Later in life Josephine described her first years in Arizona as “a bad dream”. What is known for certain is that she traveled to Tombstone using the name Josephine Marcus in October 1880. She wrote that she met Cochise County Sheriff Johnny Behan when she was 17 and he was 33. He promised to marry her and she joined him in Tombstone. He reneged but persuaded her to stay. Behan was sympathetic to ranchers and certain outlaw Cowboys, who were at odds with Deputy U.S. Marshal Virgil Earp and his brothers, Wyatt and Morgan. Josephine left Behan in 1881, before the Gunfight at the O.K. Corral, during which Wyatt and his brothers killed three Cochise County Cowboys. She went to San Francisco in March 1882 and was joined that fall by Wyatt, with whom she remained in a common-law marriage for 46 years until his death.

Josephine and Wyatt moved throughout their life, from one boomtown to another, until they finally bought a cottage in the Sonoran Desert town of Vidal, California on the Colorado River, where they spent the cooler seasons. In the summer they retreated to Los Angeles, where Wyatt struck up relationships with some of the early cowboy actors, including William S. Hart and Tom Mix. Josephine Earp and her relationship to Wyatt became known after amateur historian Glenn Boyer published his book, I Married Wyatt Earp, based on a manuscript allegedly written in part by her. Boyer’s book was considered a factual memoir, and cited by scholars, studied in classrooms, and used as a source by filmmakers for 32 years. In 1998, reporters and scholars found that Boyer could not document many of the facts he wrote about the time period in Tombstone. Some critics described the book as a fraud and a hoax, and the University of Arizona withdrew the book from its catalog.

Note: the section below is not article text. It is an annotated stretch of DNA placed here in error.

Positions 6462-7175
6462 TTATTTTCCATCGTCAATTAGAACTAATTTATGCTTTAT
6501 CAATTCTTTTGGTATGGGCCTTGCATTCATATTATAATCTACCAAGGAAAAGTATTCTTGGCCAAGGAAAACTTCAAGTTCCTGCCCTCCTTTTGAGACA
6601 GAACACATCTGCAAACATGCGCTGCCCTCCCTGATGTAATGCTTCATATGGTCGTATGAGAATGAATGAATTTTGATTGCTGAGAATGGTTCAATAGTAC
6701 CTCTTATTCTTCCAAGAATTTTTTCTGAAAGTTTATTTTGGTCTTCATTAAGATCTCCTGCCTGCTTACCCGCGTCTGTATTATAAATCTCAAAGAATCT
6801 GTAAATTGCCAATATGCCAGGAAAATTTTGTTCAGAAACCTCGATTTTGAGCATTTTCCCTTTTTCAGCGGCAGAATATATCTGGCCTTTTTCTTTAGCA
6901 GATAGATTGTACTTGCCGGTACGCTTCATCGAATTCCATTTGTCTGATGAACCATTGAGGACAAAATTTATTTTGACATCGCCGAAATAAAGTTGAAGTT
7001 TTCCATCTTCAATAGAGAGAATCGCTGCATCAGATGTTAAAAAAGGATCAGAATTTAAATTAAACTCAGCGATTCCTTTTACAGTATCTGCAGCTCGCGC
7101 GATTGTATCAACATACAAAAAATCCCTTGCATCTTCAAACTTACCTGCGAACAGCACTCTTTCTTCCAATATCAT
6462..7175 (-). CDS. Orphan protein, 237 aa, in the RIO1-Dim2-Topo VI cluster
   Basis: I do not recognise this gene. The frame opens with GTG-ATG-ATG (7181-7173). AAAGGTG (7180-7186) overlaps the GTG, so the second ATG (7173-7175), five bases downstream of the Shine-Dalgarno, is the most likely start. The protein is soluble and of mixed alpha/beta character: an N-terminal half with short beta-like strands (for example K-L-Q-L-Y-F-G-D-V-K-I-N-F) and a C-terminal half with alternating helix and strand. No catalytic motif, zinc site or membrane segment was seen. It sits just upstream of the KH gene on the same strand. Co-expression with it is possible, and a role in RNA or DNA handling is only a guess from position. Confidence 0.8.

Walt Coburn (1889–1971) was an American writer of Westerns. Coburn was born in White Sulphur Springs, Montana Territory, the son of Robert Coburn Senior, the founder of the noted Circle C Ranch.

Coburn served in the military in the First World War. He later spent time as a cowboy and a surveyor, before becoming a full-time writer in the 1920s.

Coburn began his career with Western stories in general fiction pulp magazines such as Adventure and Argosy. Later Coburn moved on to pulps specializing in Westerns, including Western Story Magazine, Lariat Story Magazine, Ace-High Western and Frontier Stories. He often wrote for the Fiction House pulp magazines, which promoted Coburn as “the Cowboy Author”.

Coburn was enormously prolific; Flanagan states Coburn wrote almost two million words of fiction over a thirty year period. Coburn at his most prolific, averaged over 600,000 published words per year. He was so popular that eventually, two pulp magazines – Walt Coburn’s Western Magazine and Walt Coburn’s Action Novels were issued, consisting mainly of reprints of Coburn’s work. After the pulps ended in the 1950s, Coburn switched his focus to writing paperback originals.

Coburn was a devout Christian. Coburn claimed, in his posthumously published autobiography Western Word Wrangler (1973) that God had chosen him to spread the Christian message through his fiction. Coburn committed suicide at age 82 in Prescott, Arizona.